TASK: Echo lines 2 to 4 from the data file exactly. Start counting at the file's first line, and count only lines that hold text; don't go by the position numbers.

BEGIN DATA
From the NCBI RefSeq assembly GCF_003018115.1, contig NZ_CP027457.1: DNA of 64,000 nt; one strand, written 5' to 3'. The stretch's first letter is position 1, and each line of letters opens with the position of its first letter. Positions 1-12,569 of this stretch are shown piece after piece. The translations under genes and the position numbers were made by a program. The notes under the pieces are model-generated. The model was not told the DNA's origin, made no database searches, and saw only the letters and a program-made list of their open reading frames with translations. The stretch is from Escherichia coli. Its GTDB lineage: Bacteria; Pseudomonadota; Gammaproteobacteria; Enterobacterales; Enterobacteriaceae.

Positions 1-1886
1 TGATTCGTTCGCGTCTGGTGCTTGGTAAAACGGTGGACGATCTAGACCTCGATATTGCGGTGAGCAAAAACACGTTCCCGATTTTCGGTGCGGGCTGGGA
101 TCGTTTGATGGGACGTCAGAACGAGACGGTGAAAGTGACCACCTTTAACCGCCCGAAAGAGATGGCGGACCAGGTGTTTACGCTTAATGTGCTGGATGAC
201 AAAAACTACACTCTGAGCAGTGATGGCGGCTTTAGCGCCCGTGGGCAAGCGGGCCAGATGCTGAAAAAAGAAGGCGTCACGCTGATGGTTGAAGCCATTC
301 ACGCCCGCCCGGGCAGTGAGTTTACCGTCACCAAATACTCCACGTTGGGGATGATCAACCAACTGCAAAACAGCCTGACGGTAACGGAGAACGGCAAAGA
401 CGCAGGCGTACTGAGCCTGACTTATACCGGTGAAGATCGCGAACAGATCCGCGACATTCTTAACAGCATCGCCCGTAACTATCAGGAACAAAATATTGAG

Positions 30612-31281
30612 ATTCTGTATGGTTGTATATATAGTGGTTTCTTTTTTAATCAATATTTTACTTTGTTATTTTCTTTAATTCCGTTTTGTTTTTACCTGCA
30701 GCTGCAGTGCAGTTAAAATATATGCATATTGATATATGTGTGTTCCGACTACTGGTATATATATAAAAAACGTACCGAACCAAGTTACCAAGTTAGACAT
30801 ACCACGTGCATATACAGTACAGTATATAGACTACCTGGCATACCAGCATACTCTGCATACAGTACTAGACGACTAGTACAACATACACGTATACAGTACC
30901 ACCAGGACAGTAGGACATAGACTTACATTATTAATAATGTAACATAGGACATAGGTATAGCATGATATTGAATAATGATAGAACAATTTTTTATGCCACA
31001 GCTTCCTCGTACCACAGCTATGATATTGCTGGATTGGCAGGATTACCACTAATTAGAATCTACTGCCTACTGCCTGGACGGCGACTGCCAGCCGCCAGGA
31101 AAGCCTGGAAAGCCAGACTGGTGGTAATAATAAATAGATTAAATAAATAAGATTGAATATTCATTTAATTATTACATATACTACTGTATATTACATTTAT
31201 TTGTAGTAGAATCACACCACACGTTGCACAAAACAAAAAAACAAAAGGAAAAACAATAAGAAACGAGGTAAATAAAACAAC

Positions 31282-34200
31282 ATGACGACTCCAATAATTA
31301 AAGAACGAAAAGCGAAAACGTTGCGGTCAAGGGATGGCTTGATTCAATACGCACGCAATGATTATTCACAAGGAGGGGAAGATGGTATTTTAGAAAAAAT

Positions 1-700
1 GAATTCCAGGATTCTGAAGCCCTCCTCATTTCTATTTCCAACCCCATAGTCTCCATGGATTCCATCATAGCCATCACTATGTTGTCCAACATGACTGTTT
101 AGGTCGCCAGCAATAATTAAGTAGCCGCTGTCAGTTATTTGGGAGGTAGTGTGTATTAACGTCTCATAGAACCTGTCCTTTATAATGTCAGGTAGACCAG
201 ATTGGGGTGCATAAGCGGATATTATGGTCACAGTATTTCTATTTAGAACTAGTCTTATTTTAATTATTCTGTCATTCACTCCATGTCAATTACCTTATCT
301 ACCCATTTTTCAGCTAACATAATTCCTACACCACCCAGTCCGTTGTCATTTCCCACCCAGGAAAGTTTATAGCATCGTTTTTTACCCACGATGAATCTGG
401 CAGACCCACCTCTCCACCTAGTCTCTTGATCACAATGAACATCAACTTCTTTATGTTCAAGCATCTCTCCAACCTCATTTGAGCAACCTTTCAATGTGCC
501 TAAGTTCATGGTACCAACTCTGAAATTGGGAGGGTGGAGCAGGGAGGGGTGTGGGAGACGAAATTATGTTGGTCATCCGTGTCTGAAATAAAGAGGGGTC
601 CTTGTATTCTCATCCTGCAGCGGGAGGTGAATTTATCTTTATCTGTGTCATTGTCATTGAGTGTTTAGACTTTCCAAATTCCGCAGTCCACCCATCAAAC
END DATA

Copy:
Positions 1-1886
1 TGATTCGTTCGCGTCTGGTGCTTGGTAAAACGGTGGACGATCTAGACCTCGATATTGCGGTGAGCAAAAACACGTTCCCGATTTTCGGTGCGGGCTGGGA
101 TCGTTTGATGGGACGTCAGAACGAGACGGTGAAAGTGACCACCTTTAACCGCCCGAAAGAGATGGCGGACCAGGTGTTTACGCTTAATGTGCTGGATGAC